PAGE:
The Scientist magazine gathered data from nearly 7,000 scientists working in the biomedical field, including more than 4,000 in universities.
It found the median salary for academic life scientists, including postdoctoral fellows, had fallen from $85,000 (£53,000) in 2009 to $74,600 (£46,000) in 2010. This compares with a figure of $105,000 in industry. The median salary at tenure level is $115,000, compared with $53,000 for tenure-track and $47,000 for non-tenure track academics.
Most disciplines saw salaries fall. At tenured level, median salaries in 2009's highest-paying discipline, preclinical/translational research, declined from $174,000 to $125,000. The highest-paying area at non-tenured levels in 2009, clinical research, saw salaries plummet from $148,500 to $62,400.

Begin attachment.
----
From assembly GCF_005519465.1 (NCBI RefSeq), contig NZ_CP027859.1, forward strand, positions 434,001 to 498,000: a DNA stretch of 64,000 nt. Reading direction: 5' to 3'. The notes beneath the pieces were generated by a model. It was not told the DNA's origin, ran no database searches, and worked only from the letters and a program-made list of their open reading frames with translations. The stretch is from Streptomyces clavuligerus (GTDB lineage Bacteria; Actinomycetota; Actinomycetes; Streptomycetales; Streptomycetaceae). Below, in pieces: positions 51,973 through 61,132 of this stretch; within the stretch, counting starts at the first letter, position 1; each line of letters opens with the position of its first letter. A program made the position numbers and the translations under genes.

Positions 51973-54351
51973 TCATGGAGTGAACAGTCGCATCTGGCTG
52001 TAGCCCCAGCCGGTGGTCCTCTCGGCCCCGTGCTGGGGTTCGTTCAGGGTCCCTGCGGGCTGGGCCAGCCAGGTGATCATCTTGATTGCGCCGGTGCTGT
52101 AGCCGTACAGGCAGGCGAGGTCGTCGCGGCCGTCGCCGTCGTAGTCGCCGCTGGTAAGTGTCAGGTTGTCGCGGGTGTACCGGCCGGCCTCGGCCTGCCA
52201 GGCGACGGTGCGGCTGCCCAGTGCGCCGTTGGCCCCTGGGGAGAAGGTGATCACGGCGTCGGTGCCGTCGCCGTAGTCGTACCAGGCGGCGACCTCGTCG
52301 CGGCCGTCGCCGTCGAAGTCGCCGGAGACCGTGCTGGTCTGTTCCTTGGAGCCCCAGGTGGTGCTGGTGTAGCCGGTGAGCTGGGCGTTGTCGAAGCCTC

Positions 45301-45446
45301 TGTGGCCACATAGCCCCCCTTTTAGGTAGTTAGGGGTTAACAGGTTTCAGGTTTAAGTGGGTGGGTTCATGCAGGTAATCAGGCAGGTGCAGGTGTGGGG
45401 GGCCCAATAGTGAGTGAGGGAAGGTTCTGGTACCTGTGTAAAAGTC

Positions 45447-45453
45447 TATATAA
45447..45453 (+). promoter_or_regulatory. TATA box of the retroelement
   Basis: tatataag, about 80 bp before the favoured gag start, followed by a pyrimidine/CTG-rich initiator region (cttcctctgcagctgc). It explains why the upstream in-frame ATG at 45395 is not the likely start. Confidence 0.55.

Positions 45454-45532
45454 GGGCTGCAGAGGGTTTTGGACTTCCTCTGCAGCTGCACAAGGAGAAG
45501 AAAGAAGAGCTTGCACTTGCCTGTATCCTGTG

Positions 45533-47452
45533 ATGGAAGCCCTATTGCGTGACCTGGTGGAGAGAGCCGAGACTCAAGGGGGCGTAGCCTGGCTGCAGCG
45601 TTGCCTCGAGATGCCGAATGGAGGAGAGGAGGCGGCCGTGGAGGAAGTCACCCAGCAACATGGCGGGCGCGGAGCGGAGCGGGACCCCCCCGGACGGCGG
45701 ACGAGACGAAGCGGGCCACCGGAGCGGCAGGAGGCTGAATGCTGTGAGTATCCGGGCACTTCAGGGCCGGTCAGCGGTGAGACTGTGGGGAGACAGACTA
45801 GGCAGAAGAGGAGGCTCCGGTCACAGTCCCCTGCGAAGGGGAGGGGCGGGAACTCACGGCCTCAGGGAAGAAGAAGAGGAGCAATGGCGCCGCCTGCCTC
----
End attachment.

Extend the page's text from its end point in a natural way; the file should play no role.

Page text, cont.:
Barry Toiv, vice-president for public affairs at the Association of American Universities, said the drop was a result of the wider economic situation.
"Public universities have faced cutbacks from state government appropriations and privates have faced significantly reduced outlays from their endowments, which were greatly harmed by the market crash of 2008," Mr Toiv said.
"So it is natural that amid the layoffs, furloughs, reduced classes and unfilled jobs there would also be reduced pay in some positions."
John Curtis, director of research and public policy at the American Association of University Professors, said: "If we continue to see compensation in academia failing to keep pace with other sectors, it will become increasingly difficult to attract the best researchers and teachers".
But a small number of disciplines saw rises. Pay in bioinformatics grew at all levels. Last year's lowest-paying discipline at tenure level, animal behaviour, saw salaries leap from $72,200 to $88,000.
Tenured salaries in epidemiology rose from $143,000 to $156,000, making it the highest-paying discipline in 2010.